Thomas E.A. Dale

Contact Information:
Office: 203 Elvehjem Building
Phone: 608-263-5783

Office Hours:
W - 1:00-2:00, F 9:00-10:30 and by appointment

B.A. Trinity College, University of Toronto, 1984
M.A. The John Hopkins University, Baltimore, 1986
Ph.D. The John Hopkins University, Baltimore, 1990

Curriculum Vitae (PDF)

Areas of Research and Teaching:
Early Christian, Medieval and Byzantine art; Romanesque art (religious experience and the senses); San Marco in Venice; the cult of the saints; cultural appropriation and hybridity

On Faculty since 1999.

Courses taught:
Related resources:
Selected Publications:

Relics, Prayer and Politics in Medieval Venetia: Romanesque Painting in the Crypt of Aquileia Cathedral (Princeton, 1997)

Contributor and editor with John Mitchell, Shaping Sacred Space and Institutional Identity in Romanesque Mural Painting: Essays in Honour of Otto Demus (London: The Pindar Press, 2004)

"The Monstrous," in Romanesque and Gothic, ed. Conrad Rudolph, in The Companion to Art (Oxford: Blackwell, 2006), 253-73.

"Romanesque Mural Painting, Colour and Multi-sensory religious experience," From Minor to Major: The Minor Arts and Their Current Status in Art History, ed. Column Hourihane (Princeton: Princeton University Press, forthcoming 2012), 23-42.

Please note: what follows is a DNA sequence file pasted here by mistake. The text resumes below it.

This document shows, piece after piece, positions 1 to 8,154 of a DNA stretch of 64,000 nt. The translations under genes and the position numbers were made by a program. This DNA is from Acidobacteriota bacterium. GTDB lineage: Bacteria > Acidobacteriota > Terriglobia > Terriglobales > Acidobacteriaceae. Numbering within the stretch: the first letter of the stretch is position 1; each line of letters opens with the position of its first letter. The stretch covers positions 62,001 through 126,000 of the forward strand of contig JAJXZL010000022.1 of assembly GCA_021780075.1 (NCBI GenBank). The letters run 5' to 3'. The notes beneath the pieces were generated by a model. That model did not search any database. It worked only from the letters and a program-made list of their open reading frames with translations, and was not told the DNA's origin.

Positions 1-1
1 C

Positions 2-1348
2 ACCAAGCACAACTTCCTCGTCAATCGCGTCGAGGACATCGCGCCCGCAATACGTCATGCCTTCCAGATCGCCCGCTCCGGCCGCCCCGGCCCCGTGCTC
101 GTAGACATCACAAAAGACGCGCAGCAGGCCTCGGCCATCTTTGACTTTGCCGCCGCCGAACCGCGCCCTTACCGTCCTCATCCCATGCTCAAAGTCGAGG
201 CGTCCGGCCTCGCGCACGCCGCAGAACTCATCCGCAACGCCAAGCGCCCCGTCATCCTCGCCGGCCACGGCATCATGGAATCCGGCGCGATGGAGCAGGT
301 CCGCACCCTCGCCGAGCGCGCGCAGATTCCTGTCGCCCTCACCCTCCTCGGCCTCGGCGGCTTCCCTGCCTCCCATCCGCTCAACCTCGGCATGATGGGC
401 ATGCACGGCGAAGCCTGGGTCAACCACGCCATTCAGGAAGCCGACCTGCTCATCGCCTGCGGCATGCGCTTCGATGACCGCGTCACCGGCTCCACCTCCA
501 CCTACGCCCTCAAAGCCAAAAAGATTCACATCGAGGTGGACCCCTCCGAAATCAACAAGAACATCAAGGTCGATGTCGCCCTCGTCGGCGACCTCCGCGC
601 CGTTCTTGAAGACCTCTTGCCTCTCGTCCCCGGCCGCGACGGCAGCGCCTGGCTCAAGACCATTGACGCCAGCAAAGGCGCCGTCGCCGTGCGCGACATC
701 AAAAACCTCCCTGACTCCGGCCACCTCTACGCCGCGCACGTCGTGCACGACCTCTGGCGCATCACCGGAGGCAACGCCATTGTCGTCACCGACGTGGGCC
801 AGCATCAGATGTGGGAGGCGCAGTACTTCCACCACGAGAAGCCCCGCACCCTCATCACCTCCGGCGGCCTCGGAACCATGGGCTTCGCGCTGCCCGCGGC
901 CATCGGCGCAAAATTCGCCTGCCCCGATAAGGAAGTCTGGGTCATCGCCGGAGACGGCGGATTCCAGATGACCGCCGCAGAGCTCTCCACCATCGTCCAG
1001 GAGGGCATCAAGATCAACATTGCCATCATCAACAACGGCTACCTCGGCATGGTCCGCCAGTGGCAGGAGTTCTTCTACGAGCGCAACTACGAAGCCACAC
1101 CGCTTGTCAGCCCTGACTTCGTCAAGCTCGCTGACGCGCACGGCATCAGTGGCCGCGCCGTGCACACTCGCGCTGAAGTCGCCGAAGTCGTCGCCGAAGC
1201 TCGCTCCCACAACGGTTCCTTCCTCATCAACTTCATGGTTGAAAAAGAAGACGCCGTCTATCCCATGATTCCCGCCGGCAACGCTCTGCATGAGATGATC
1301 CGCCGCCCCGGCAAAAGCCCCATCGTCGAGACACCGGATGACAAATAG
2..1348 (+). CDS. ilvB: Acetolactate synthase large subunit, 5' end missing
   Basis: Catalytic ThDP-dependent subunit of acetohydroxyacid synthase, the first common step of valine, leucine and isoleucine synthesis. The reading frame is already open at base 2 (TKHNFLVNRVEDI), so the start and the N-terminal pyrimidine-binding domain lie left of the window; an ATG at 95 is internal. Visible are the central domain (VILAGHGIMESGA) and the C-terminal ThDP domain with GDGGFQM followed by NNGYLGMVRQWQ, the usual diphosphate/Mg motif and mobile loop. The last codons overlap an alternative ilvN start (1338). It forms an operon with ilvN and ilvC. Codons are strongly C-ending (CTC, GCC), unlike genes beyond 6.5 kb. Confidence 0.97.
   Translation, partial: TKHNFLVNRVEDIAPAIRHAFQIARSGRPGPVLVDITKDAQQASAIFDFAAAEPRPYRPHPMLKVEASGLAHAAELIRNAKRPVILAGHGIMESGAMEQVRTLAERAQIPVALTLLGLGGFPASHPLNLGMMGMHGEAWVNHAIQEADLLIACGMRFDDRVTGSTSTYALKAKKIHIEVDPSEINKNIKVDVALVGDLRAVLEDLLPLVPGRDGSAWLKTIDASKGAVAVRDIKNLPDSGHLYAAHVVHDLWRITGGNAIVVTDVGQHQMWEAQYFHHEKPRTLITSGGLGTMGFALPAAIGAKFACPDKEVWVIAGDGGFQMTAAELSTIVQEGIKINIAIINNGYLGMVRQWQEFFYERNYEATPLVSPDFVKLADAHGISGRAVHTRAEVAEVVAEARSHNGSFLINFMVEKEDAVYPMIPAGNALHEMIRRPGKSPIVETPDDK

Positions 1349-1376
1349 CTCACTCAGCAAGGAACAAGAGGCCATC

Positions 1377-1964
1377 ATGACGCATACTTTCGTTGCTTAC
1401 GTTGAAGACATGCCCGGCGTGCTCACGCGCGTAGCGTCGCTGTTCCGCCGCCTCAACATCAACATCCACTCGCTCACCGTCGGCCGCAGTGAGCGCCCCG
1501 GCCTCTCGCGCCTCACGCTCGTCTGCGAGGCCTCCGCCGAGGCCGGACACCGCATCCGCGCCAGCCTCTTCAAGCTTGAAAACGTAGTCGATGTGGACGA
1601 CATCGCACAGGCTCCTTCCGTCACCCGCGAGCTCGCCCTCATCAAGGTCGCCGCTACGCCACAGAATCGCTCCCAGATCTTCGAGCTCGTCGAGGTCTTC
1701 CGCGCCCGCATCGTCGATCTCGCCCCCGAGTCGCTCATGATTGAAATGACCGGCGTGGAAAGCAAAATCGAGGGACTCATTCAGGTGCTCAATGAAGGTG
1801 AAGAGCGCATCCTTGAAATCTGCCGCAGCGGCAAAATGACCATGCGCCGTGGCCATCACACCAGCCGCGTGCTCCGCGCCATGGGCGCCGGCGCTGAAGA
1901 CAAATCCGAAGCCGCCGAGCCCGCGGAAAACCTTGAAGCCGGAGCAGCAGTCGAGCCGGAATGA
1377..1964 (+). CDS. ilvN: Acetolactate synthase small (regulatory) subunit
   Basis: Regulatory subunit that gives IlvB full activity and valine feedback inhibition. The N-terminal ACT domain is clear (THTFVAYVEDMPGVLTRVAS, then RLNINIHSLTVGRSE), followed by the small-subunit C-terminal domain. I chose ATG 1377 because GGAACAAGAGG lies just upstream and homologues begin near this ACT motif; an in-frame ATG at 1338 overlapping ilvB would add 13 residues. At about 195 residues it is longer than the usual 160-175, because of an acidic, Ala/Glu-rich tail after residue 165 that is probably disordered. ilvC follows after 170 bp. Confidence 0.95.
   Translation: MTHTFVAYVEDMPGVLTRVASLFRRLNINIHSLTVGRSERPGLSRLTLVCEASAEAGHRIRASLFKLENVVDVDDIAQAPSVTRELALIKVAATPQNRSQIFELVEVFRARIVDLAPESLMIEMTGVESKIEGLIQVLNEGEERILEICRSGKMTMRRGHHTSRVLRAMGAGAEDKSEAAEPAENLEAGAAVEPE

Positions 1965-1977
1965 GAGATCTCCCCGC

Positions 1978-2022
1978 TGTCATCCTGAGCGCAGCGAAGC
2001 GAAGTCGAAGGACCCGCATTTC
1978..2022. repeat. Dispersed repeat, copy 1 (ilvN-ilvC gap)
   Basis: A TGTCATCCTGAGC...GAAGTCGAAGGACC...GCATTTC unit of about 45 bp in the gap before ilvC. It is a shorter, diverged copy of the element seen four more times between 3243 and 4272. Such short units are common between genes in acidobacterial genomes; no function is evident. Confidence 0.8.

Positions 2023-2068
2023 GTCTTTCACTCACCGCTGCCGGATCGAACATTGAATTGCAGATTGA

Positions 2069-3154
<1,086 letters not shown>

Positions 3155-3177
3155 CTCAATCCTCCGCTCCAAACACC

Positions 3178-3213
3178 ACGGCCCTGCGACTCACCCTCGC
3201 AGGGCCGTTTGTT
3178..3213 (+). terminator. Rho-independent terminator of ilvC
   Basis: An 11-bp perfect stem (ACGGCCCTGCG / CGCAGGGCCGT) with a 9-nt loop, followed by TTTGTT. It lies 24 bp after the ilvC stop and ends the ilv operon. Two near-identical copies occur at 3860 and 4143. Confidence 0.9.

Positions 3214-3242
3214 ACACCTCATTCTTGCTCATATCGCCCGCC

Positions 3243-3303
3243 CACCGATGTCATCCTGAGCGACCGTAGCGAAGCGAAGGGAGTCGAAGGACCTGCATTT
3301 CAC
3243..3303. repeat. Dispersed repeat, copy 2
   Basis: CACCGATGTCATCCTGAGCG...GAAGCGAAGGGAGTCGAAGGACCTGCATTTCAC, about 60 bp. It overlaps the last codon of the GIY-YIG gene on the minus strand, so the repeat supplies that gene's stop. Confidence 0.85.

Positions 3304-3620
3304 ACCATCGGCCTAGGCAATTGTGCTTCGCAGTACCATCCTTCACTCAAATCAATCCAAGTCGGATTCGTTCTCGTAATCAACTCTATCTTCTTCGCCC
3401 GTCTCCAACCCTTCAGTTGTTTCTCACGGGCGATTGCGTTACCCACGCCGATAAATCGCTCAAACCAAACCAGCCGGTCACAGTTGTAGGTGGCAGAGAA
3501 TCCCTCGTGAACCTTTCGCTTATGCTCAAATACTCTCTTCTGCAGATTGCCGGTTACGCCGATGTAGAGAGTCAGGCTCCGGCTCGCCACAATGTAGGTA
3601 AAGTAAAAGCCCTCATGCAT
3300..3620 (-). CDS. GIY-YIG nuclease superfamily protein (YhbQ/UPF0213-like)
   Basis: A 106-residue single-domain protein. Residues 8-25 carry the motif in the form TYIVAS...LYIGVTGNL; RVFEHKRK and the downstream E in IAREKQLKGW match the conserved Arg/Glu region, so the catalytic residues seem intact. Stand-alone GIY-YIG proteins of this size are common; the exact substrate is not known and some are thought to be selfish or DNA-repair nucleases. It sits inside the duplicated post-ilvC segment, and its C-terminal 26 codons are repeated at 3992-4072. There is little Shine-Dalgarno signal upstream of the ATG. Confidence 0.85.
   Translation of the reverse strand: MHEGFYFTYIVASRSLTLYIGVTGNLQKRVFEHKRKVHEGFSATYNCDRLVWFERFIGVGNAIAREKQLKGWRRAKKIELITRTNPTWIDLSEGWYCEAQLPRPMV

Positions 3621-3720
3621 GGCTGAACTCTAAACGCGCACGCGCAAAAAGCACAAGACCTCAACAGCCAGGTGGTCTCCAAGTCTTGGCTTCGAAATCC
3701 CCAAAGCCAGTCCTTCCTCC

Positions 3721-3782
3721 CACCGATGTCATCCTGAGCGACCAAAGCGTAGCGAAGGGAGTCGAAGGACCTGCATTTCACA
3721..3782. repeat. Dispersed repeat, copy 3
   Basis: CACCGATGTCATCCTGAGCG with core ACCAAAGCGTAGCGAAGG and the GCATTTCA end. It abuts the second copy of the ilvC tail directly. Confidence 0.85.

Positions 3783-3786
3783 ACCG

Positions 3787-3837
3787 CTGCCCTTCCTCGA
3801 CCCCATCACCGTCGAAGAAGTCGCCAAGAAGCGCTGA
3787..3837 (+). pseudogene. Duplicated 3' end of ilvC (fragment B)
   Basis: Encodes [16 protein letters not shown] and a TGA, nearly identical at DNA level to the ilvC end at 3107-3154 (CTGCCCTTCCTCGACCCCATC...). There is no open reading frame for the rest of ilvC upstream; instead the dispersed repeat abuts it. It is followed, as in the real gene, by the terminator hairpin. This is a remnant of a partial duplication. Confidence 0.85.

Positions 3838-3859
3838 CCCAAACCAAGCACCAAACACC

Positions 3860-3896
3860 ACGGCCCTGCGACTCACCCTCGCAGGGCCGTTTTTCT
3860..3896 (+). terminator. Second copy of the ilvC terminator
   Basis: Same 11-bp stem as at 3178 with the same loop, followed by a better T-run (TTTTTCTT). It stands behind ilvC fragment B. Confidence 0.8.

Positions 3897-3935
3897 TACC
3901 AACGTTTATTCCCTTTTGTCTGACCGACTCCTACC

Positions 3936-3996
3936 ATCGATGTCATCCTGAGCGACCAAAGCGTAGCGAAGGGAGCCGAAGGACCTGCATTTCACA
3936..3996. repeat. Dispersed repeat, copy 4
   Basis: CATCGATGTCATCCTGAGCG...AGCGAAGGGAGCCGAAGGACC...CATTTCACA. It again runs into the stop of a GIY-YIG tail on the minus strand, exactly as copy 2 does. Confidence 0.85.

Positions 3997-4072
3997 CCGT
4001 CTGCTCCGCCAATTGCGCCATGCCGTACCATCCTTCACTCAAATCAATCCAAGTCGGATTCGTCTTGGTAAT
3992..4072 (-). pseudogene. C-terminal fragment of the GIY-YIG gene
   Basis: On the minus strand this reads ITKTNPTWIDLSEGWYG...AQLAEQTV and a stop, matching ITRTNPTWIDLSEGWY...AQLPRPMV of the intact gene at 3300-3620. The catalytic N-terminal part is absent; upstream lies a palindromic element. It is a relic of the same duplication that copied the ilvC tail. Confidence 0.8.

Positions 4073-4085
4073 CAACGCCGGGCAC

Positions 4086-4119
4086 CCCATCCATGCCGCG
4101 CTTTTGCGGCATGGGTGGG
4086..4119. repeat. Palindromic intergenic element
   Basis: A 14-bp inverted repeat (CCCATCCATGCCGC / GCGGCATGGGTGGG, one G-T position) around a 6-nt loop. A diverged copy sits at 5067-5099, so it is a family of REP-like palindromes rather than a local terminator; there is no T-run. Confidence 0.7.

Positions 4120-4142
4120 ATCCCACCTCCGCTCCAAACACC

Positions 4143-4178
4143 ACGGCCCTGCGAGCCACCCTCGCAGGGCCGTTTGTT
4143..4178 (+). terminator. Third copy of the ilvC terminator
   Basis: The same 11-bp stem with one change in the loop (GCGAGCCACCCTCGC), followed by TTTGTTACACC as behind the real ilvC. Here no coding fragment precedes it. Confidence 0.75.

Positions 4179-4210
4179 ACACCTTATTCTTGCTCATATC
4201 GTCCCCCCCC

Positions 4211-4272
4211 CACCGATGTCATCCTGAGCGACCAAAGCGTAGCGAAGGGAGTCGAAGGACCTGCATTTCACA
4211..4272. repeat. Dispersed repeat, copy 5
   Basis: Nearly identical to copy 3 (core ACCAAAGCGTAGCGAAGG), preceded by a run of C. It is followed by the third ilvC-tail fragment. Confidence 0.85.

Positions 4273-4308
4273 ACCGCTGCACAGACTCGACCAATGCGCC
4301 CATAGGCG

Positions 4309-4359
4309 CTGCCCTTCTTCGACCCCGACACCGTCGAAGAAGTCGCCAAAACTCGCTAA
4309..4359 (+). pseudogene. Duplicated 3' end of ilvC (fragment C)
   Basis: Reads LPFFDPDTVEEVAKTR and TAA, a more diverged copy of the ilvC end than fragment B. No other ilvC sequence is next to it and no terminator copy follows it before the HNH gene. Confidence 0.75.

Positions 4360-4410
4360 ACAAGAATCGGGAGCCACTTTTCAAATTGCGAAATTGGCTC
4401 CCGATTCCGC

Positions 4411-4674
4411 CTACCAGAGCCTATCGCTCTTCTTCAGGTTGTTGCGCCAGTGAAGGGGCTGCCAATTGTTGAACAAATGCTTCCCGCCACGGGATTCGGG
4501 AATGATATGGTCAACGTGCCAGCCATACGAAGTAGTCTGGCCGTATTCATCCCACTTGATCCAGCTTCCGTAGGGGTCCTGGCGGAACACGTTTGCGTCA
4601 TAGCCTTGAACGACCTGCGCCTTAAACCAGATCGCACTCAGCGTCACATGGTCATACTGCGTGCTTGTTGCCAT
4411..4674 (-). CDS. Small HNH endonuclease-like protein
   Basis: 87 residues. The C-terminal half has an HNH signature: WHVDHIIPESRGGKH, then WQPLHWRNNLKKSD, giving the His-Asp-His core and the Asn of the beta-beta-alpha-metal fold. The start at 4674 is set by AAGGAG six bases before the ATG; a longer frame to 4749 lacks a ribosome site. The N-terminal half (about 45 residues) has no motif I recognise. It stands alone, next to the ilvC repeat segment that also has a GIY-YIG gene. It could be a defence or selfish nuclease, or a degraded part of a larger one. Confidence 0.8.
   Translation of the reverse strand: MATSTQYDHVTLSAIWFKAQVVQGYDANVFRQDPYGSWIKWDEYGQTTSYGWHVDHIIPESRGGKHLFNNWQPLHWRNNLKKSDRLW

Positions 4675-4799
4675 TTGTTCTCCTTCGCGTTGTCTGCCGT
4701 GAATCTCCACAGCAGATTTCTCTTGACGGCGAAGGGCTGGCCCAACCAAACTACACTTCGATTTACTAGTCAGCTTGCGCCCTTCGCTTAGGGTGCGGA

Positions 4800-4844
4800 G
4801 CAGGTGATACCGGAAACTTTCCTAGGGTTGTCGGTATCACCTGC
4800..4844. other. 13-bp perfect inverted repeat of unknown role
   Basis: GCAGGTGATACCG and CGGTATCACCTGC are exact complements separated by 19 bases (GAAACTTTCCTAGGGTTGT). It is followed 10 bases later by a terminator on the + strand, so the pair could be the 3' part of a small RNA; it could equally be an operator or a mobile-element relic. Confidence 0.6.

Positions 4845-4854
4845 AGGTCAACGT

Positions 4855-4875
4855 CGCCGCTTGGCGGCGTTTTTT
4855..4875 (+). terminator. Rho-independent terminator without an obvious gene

"Cultural Hybridity in Medieval Venice: Re-inventing the East at San Marco after the Fourth Crusade" in San
Marco and the Myths of Venice
(Washington D. C .: Dumbarton Oaks, 2010), 151-191.

"The Nude, Phantasia, Vision and the Affective Powers of Romanesque Sculpture" Romanesque at a Crossroads: Eleventh- and Twelfth-Century Sculpture Studies, eds. K. Ambrose and R. Maxwell (Turnhout: Brepols, 2010), 61-76.

"Monsters, Corporeal Deformities and Phantasms in the Romanesque Cloister of St-Michel de Cuxa", Art Bulletin 83, no. 3 (2001): 402-436.

"The Individual, the Resurrected Body, and Romanesque Portraiture: The Tomb of Rudolf von Schwaben in Merseburg," Speculum 77 (2002), 707-743.

"Inventing a Sacred Past: Pictorial Narratives of Saint Mark the Evangelist at Aquileia and Venice, ca. 1000-1300," Dumbarton Oaks Papers 48 (1994):53-104.